Armada by Ernest Cline (2015) JM’s book review

Armada by Ernest Cline 3

Pretty Good Follow Up!
“About damn time!” That’s the first thing I thought when the announcement of Ernest Cline’s Armada first hit the blogosphere. Released FOUR YEARS after the cult classic, Ready Player One, Armada did not disappoint; maybe not fully fulfill, but not disappoint.

Cline lays out the plot from the onset: a high school kid named Zack Lightman; whose dad passed away when he was a baby; enters into a Will Smith, Independence Day-esque battle with extraterrestrials with his ethnically and racially diverse band of nerd brothers and sisters. Like Ready Player One, this work is full of 80s pop culture references. Unlike the debut novel, the references in Armada are not as skillfully woven into the story. In many ways, the references are almost bumper-stickered onto the plot. The references primarily appear in dialogue (Lightman’s mom mentions playing World of Warcraft, his chums argue their weapon preferences between Thor’s Mjolnir or Bilbo’s Sting) and in the random places (Lightman’s gaming music playlist is composed of all 80s hits, his love interest’s tattoo of Tankgirl).

Armada has received negative reviews from the gaming community (for its shallowness of the characters and lack of depth in the description of the gaming community itself) and literary critics (for the plethora of 80s references that appear trite, almost alienating anyone born post 1990). Having a toe in both communities, I enjoyed the book. As a matter of fact, I have every intention on seeing the movie whenever it’s made (the rights were sold in 2012).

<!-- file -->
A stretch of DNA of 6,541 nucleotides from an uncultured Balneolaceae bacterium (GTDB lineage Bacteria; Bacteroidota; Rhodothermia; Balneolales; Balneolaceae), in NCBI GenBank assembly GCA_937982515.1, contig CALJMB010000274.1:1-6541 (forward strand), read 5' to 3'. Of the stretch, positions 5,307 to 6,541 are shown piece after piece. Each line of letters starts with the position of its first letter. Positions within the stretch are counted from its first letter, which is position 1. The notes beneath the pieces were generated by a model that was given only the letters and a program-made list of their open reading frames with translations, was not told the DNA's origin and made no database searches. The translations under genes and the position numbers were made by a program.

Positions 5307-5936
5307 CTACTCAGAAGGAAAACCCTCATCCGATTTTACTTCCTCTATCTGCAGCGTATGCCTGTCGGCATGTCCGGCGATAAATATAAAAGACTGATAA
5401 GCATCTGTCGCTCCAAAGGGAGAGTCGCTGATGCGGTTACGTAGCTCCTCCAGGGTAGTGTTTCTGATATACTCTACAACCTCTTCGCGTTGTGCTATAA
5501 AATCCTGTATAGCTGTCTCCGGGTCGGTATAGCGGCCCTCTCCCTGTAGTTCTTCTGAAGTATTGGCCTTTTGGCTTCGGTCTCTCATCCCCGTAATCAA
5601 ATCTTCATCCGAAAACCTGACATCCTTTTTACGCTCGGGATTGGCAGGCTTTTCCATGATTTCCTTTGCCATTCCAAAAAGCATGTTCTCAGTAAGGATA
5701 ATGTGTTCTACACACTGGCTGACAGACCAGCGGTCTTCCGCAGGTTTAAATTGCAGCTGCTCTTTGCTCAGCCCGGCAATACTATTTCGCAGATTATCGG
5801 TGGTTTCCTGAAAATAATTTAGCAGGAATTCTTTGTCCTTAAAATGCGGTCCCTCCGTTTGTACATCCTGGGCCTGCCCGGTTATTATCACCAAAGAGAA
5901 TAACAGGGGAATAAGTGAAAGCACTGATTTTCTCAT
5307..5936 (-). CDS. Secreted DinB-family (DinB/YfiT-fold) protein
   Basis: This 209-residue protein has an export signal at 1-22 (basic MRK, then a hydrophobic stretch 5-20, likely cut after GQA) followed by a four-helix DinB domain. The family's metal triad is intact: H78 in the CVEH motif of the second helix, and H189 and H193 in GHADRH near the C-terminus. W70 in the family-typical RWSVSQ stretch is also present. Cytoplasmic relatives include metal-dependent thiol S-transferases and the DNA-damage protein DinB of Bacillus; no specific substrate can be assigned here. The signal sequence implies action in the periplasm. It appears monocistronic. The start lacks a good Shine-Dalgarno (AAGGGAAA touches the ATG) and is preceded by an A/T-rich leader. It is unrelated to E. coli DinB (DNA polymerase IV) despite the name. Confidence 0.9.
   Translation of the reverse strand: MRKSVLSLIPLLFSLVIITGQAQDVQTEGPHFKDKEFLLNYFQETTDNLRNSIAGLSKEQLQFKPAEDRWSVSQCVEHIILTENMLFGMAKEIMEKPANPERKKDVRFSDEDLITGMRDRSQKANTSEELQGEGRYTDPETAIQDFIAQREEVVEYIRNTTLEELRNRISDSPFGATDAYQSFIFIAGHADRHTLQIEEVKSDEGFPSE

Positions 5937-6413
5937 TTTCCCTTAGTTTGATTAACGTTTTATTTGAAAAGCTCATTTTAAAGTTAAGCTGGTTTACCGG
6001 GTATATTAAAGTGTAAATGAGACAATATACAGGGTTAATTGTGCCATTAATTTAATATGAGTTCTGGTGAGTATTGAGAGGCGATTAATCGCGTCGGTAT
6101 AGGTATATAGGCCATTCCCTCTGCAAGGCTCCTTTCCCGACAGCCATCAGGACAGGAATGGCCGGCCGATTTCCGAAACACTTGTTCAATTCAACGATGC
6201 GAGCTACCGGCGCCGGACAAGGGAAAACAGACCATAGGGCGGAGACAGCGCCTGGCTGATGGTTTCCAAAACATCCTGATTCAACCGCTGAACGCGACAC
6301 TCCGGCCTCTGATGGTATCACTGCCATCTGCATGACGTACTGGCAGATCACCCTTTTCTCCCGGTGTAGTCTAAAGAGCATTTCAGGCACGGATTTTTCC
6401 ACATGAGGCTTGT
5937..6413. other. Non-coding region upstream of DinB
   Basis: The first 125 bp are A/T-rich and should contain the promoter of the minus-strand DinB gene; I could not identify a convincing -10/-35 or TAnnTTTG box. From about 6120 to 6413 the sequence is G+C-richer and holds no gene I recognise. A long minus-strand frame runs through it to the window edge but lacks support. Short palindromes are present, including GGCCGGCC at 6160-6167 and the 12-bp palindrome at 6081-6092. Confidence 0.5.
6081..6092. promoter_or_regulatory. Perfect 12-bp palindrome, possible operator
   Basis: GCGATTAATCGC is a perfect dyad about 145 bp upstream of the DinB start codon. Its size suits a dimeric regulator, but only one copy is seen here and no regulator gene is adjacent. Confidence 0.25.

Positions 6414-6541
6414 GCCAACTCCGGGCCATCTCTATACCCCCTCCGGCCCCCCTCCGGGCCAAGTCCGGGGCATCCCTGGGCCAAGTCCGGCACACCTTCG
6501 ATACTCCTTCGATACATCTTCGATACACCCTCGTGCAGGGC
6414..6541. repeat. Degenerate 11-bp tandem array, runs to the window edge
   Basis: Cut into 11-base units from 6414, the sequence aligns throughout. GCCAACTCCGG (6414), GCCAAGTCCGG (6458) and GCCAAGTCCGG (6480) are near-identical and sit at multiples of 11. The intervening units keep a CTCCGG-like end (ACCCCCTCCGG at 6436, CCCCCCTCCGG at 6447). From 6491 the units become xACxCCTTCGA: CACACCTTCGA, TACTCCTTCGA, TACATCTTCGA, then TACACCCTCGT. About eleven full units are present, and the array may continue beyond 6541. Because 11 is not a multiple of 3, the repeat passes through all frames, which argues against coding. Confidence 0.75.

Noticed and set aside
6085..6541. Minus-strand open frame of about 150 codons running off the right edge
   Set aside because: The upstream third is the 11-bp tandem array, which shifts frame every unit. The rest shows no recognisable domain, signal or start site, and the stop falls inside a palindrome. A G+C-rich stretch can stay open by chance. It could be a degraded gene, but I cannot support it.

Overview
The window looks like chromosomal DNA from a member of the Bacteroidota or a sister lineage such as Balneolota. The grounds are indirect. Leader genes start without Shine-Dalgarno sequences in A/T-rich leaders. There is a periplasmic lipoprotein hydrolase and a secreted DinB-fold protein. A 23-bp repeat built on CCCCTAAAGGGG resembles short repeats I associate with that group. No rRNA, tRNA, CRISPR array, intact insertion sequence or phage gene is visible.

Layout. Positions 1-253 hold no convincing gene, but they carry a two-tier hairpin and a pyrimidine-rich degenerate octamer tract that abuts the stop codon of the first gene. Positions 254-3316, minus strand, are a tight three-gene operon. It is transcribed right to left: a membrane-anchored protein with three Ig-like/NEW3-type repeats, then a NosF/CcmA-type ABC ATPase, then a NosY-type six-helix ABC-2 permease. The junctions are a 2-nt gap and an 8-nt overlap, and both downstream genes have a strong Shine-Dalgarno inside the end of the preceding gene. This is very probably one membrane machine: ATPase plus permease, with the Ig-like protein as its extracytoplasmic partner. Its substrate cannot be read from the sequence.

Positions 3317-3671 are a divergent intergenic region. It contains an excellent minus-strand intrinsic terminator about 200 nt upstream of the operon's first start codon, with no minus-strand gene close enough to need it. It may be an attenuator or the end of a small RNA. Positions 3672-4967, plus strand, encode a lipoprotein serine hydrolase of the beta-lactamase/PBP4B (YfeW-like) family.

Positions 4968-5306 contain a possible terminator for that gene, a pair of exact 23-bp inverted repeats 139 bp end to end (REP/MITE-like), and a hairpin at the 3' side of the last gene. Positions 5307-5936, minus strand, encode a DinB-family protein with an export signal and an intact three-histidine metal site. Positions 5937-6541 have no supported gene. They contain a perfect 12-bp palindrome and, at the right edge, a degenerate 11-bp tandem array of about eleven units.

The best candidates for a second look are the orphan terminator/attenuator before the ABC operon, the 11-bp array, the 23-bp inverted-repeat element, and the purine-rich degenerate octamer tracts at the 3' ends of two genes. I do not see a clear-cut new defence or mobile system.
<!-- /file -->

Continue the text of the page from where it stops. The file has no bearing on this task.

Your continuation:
On my title scale (World Champ – Jobber) I give Armada the United States Championship.
The predictable plot and lack of fluidity with the 80s pop culture references made the book a chore to get through in the beginning, and to finish with the proverbial “bang” was unfulfilling. With those two elements corrected, this would have been an Intercontinental Champion easy.

I most certainly recommend this book to anyone who is a fan of Cline and his work. I also recommend this to anyone who enjoys anything 80s. It’s a fun ride, even if it’s a familiar one.

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